Vitiligo is a human skin condition that turns patches of skin and hair white and affects approximately 1% of the population. 

Vitiligo is not painful and does not have significant health consequences; however, it can have emotional and psychological effects.


Vitiligo signs include:

  • Patchy loss of skin colour, which usually first appears on the hands, face, and areas around body openings and the genitals
  • Premature whitening or greying of the hair on your scalp, eyelashes, eyebrows or beard
  • Loss of colour in the tissues that line the inside of the mouth and nose (mucous membranes).

Vitiligo can start at any age, but usually appears before age 30.

Depending on the type of vitiligo you have, it may affect:

  • Nearly all skin surfaces. With this type, called universal vitiligo, the discoloration affects nearly all skin surfaces.
  • Many parts of the body. With this most common type, called generalised vitiligo, the discoloured patches often progress similarly on corresponding body parts (symmetrically).
  • Only one side or part of the body. This type, called segmental vitiligo, tends to occur at a younger age, progress for a year or two, then stop.
  • One or only a few areas of the body. This type is called localised (focal) vitiligo.
  • The face and hands. With this type, called acrofacial vitiligo, the affected skin is on the face and hands, and around body openings, such as the eyes, nose and ears.

It’s difficult to predict how this disease will progress. Sometimes the patches stop forming without treatment. In other cases, pigment loss spreads and eventually involves most of the skin. Occasionally, the skin gets its colour back.


Vitiligo is thought to be an autoimmune condition that affects males and females of all ages and races. The immune system fights infection, but in vitiligo, it attacks the skin’s pigment cells (melanocytes).

The destruction of the pigment cells results in white spots on the skin and sometimes also the mucosa (lips and genitals) and hair, eyelashes and eyebrows.

It is not an infection, contagious, cancerous or caused by food. It is generally not passed down to children; affected individuals are usually otherwise fit and healthy. 

Unfortunately, there is no way to determine if a person’s vitiligo will progress over time. The condition undoubtedly carries a significant psychological burden for many, which may impact work, life and relationships. Education and increasing public awareness of vitiligo is the sure way to remedy this problem.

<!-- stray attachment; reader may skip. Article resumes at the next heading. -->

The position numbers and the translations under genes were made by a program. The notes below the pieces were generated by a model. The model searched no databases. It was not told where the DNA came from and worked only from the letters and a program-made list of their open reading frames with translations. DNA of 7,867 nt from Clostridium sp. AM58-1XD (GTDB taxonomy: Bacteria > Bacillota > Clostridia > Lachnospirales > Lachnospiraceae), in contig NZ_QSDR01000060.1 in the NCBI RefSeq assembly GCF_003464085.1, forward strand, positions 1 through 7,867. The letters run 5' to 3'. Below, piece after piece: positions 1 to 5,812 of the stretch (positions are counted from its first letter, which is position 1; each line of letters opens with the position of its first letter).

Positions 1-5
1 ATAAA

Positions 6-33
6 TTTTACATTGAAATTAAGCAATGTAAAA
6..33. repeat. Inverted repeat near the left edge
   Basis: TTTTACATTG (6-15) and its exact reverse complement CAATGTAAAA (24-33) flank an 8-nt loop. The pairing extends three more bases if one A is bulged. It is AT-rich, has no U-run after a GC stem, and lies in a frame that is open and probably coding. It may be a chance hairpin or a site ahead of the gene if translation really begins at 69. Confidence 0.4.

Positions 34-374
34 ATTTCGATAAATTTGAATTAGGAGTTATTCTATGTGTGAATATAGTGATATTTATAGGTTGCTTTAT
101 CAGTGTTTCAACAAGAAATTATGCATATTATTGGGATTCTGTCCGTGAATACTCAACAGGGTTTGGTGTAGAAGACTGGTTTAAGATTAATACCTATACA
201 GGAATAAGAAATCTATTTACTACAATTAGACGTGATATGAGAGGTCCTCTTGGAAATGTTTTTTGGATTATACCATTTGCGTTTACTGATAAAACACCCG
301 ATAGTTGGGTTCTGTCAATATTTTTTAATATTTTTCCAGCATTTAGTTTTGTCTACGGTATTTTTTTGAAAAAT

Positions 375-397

Vitiligo is best diagnosed by a dermatologist. The skin assessment in the consulting rooms is all that is required, but occasionally, a skin biopsy is needed to confirm the diagnosis.

While there is no blood test to diagnose vitiligo, blood tests may be ordered to assess for other autoimmune conditions.


Although not all patients with vitiligo may opt for or require treatment, various options are available.

The treatment objectives are twofold: to prevent further progression of vitiligo and to stimulate re pigmentation of the white skin patches. However, even if the treatment is successful in restoring skin colour, it may only result in partial, rather than complete, recovery.

Non-cultured Epidermal Cellular Grafting which is a technique that involves taking a thin piece of skin from a hidden area such as the thigh, placing the skin into a test tube or dish and adding a chemical (trypsin) to separate all of the skin cells. A laser is used to remove the top layer of skin from the white area of vitiligo and the liquid suspension of cells is placed onto this site. The patient’s own skin cells then grow into the area and start to re-pigment the skin. As only the top layer of skin has been removed, it heals without scarring. Since the technique involves the patient’s cells, the colour matches the patient’s skin colour and should tan normally.

Steroids creams (cortisone) and non-steroid (e.g., tacrolimus) creams work by dampening down the immune system; i.e., they reduce inflammation. Remember it is an ‘overactive’ part of the immune system that is causing vitiligo.

Ultraviolet therapy is an essential component of vitiligo treatment, even though the depigmented skin patches are more vulnerable to sunburn compared to healthy skin. Most dermatologists provide an artificial form of UV, in ‘light boxes’ which are specially designed to treat skin conditions, including psoriasis and eczema. In the past a form of light therapy called PUVA was used, which also involved taking a capsule before standing in the light box. These days most medical light boxes use so-called ‘narrowband UVB’, which is both safer and more effective than older machines (and different from the UVA light emitted from solarium machines).

UV therapy (including natural sunlight) has the effect of dampening down the immune system in the skin. It may also have the effect of ‘stimulating’ melanocytes to re-pigment the skin.

Other treatment may include:

  • Immune-suppressive therapy
  • Excimer lamp therapy
  • De-pigmentation (skin bleaching)


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